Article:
Award-winning USA TODAY bestselling author Sarah Morgan delights again with this this uplifting, emotional new novel about family, love and the life-changing power of female friendship
When Grace’s husband announces he wants a divorce, she packs up her tattered heart and travels to Paris alone, determined to have the holiday of a lifetime. When she meets her rebellious teenage neighbor, Audrey, they forge an unlikely friendship. Grace can’t believe how audacious Audrey is. Audrey can’t believe how cautious newly single Grace is! They’re both in Paris to find themselves, but finding each other might be the best thing that’s ever happened to them…
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Grace Porter woke on Valentine's Day, happily married and blissfully unaware that was about to change.
Downstairs in the kitchen she added slices of cheese to the bread she'd baked fresh the day before, put fruit and raw vegetables into lunch boxes and then checked her list.
Number 4 on today's list: Remind Sophie about dinner.
She glanced up. "Don't forget Dad and I are out tonight. Your dinner is in the fridge." Her daughter Sophie was messaging a friend. "Mmm ..."
"I know! No phones at the table — but this is urgent. Amy and I are writing a letter to the paper about that development they're going to build on the edge of town. Dad promised he'd publish it. Can you believe they want to close the dog shelter? Those dogs are going to die if someone doesn't do something, and that someone is me. There. Done." Sophie finally looked up. "Mom, I can make my own lunch."
"Would you include fresh fruit and veg?"
"No. Which is why I'd rather make my own.' Sophie gave a smile that didn't just light her up, it lit Grace up too. 'And you're starting to sound like Monica, which is a little scary."
Her daughter was like sunshine. She made the world a brighter place. For years Grace had been braced for her to rebel, take drugs, or roll in drunk after an illicit party with friends, but it hadn't happened. It seemed that Sophie's genetic make-up favored David's side of the family, which was a relief. If Sophie had an addiction it was causes. She hated injustice, inequality, and anything she deemed unfair — particularly when it related to animals. She was the champion of all dogs, especially the underdog.
Grace was quick to defend her friend. "Monica is a wonderful mother."
'Maybe, but I can tell you that the first thing Chrissie is going to do when we get to Europe this summer is feast on a ton of fries to make up for all the years her mom wouldn't let her touch them." Sophie finished her oatmeal. "Did you say something about dinner?"
"Have you forgotten what day it is?" Grace closed the lunch boxes and put one next to Sophie. The other she slid into her own bag.
"Valentine's Day." Sophie slid off her chair and picked up her empty bowl. "The day it becomes public knowledge that nobody loves me."
"Dad and I love you."
"No offense, but you're not young, cool and athletic."
Grace took a mouthful of coffee. How much should she say? "It's still Sam?"
Sophie's smile faded as if someone had hit the dimmer switch. "He's seeing Callie. They walk round together holding hands. She keeps giving me these smug smiles. I've known Callie since I was three, so I don't understand why she's doing this. I mean date him, sure. That sucks, but it's life. But it's like she's trying to hurt me."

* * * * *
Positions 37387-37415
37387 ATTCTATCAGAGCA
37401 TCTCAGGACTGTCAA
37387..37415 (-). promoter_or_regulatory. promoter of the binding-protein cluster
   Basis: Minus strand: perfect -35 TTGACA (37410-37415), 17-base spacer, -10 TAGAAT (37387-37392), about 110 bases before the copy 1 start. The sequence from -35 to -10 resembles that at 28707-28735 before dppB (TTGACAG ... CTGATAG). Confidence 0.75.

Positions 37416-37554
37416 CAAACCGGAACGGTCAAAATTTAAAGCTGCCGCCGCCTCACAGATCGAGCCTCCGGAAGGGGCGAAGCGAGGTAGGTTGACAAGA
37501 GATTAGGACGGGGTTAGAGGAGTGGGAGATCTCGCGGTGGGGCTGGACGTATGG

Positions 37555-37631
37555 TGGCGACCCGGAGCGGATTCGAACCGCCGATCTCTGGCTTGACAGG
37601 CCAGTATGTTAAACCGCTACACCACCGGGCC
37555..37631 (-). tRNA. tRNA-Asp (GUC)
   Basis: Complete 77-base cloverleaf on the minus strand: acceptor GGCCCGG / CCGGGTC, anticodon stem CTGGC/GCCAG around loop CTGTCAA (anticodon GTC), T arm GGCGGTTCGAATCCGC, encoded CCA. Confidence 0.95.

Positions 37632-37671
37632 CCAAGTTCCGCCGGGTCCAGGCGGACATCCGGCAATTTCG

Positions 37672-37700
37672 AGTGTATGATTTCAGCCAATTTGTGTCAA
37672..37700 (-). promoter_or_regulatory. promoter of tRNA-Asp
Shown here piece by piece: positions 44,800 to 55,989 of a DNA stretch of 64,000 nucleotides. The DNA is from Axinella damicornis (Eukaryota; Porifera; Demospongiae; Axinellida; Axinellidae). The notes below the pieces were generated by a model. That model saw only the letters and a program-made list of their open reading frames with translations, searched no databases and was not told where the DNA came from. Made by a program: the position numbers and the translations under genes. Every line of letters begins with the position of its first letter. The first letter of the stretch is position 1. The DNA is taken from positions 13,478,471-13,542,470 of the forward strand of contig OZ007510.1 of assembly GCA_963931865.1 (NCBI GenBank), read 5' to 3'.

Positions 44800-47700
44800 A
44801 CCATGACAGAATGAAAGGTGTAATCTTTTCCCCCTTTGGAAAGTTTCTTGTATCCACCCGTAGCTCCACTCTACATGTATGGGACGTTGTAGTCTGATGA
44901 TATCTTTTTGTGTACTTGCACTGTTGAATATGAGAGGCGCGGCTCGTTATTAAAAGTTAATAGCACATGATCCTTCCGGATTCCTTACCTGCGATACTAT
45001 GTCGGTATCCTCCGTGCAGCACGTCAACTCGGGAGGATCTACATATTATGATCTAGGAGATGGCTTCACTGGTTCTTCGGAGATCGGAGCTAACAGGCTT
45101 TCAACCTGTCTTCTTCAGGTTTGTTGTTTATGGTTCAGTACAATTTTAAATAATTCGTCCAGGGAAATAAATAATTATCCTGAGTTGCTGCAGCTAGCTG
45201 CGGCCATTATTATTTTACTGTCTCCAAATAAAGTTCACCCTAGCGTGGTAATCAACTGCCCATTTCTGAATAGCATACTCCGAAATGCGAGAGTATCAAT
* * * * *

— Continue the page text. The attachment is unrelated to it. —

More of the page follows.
Grace felt a burning in her chest. Not heartburn, but parenthood. As a mother, her role was to support from the sidelines. It was like being forced to watch a really bad play without the consolation of knowing you could leave in the interval.
"I'm sorry, honey."
"Don't be." Sophie put her bowl in the dishwasher and then added the one her father had left on the side. "It would never have worked out. Sophie and Sam sounds pretty lame, don't you think?"
Her hurt slid into Grace and settled deep in her gut.
"You're going to college in a few months. After a month in California you won't even remember Sam exists. You have your whole life ahead of you, and all the time in the world to meet someone special."
"I'm going to study, graduate top of my class and go to law school where I can learn how to sue people who are assho —'
"Er ... not very nice people." Sophie grinned, slung her backpack over one shoulder and stroked her long ponytail over the other. "Don't worry, Mom. Boys drive me insane. I don't want a relationship."
That will change, Grace thought.
"Have a great day, Mom, and Happy Anniversary. Twenty-five years of not yelling at Dad when he leaves his socks on the floor and his dirty plate on top of the dishwasher. Major achievement."
"There are worse sins than leaving dirty plates around."
"Yeah, well, you two are a shining example of a perfect marriage. You give everyone hope. Are you seeing Mimi today?"
"This afternoon." Grace slid her laptop into her bag. "I made macarons, like the ones she used to buy in Paris. You know what a sweet tooth your great-grandmother has."
"Because she lived in Paris during the war and she had no food. She often talks about how she was sometimes too weak to dance. It's hard to imagine."
"That's probably why she talks to you about it. She doesn't want you to take things for granted." She opened the box she'd carefully packed that morning, revealing pastel macarons lined up in neat rows of rainbow perfection.
Sophie made a sound that was almost a purr. "Wow. I don't suppose I could ...?"
"No." Grace closed the box. "But I might have packed a couple for your lunch." She tried not to think about the sugar, or how Monica would react to the inclusion of empty calories in a lunchbox.
"You're the best, Mom." Sophie kissed her cheek and Grace felt warmth flood through her.
"Do you need a favor or something?"